It takes a village

To the Journal editor:

The latest school shooting in Newton, Conn., has once again opened the national debate about gun control. Why do we choose this problem as the focus of our energy?

The cat is already out of the bag. We have exponentially more guns per capita than any other nation. Anyone can and will obtain the weapons needed to shoot any number of people regardless of the laws. The gun control debate simply drives the sale of even more weapons.

So, what are we missing here? A mother sacrificed her life to raise a son with some serious mental health problems.

This is only one of the hundreds of families caring for a potentially dangerous family member. I believe we continue to talk about the guns because the problem of poor mental health care makes us uncomfortable.

The only options such families have are to either abandon their suffering children, siblings, or parents to the street or to a prison system which offers enough punishment to destroy all hopes of a reasonable adaptation to society, but does not offer more than the most rudimentary forms of treatment.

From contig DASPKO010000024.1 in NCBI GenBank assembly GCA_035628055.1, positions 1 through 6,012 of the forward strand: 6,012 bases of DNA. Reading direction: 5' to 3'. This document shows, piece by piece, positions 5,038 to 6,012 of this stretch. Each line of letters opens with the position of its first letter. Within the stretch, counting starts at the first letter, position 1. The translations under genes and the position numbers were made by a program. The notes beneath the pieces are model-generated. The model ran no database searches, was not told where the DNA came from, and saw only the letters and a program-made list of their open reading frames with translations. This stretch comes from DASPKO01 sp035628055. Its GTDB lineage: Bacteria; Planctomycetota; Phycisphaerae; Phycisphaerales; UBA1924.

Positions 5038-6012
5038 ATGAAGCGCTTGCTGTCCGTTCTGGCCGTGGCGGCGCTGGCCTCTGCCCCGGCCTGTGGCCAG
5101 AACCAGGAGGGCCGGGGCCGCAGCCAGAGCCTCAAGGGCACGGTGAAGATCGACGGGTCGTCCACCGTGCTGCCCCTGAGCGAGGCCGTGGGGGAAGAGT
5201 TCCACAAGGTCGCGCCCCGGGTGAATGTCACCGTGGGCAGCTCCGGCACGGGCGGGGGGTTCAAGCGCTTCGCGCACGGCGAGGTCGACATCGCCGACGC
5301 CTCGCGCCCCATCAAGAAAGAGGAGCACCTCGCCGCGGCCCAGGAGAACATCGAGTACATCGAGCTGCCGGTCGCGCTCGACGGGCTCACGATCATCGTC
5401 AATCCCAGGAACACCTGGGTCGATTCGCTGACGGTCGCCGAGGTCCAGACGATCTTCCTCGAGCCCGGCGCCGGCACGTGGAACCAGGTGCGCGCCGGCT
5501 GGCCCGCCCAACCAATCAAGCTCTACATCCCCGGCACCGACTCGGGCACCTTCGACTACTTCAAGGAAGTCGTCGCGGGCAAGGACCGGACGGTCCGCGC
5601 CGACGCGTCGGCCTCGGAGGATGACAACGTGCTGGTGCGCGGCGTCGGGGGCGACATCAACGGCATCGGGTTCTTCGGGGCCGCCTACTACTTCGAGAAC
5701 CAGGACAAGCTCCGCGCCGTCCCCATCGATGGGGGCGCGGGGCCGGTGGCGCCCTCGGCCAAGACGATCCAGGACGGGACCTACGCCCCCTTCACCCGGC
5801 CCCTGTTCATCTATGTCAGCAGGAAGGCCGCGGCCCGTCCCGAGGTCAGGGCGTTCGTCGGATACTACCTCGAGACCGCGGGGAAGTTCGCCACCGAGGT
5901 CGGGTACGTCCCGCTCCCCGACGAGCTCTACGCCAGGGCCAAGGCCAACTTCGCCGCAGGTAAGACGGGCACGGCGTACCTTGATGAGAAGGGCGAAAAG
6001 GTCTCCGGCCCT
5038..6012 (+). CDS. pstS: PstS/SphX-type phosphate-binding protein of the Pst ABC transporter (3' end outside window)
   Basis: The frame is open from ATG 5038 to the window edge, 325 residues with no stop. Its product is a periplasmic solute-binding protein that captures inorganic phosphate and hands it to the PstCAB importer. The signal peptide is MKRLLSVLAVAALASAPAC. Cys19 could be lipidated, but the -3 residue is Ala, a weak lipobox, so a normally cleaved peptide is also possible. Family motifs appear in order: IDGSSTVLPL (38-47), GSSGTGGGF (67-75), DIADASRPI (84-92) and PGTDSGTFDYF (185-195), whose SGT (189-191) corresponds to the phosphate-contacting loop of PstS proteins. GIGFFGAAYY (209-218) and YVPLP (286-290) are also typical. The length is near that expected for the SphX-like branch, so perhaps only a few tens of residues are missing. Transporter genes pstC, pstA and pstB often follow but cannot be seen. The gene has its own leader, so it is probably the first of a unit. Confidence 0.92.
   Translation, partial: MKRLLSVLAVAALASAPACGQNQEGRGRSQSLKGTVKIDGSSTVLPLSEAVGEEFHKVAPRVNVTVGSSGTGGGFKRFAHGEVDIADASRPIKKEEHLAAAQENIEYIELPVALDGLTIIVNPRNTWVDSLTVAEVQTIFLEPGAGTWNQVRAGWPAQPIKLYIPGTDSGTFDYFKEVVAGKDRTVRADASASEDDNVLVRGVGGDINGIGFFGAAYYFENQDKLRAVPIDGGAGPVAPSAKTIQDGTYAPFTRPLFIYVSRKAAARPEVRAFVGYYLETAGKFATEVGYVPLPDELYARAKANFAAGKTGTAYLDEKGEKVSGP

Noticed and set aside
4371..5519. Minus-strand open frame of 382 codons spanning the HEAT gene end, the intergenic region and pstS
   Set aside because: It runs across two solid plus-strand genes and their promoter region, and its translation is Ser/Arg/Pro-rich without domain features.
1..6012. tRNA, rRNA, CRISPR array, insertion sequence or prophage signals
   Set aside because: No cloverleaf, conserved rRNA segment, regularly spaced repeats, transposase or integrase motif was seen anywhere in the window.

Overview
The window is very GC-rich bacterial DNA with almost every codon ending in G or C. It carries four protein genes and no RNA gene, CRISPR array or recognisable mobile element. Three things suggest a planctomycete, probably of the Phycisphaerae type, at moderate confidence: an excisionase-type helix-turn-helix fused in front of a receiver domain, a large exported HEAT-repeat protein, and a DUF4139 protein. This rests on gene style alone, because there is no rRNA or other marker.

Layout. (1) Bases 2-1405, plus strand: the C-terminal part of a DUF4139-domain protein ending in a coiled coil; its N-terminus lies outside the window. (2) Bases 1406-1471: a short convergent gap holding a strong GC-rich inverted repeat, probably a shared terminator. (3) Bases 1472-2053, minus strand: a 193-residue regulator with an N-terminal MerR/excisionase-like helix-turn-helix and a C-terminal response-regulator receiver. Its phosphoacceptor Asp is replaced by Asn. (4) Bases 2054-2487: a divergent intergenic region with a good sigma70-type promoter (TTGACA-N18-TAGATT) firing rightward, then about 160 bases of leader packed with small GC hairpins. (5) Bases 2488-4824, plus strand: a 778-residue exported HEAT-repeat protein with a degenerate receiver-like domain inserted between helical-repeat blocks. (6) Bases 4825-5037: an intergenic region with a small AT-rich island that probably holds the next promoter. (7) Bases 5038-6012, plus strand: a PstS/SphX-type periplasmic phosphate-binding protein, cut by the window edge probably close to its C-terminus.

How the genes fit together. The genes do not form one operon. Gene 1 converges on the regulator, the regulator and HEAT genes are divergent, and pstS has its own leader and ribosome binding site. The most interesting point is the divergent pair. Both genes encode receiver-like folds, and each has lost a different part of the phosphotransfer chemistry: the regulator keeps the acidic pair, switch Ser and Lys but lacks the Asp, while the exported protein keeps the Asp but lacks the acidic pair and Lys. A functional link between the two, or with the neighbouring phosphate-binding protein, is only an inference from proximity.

We can and we must improve our assistance to such families. Yes, that means we would have to pay for mental health care with our tax dollars. Oh no, more taxes? Now we are uncomfortable! But wait! We might not have to increase taxes.

We could shift some of the funding for privatized punishment centers to mental health care for seriously ill citizens. That would require a shift from having a “war on” something to developing a program of care for someone. Perhaps we could think of it as an investment in safety and quality of life.

Most people with mental illness are not dangerous, but we do have people with needs for safe containment and focused treatment.

We need to stop pretending that families can and should solve these problems alone.

Dr. Mary Pelton Cooper

Clinical psychologist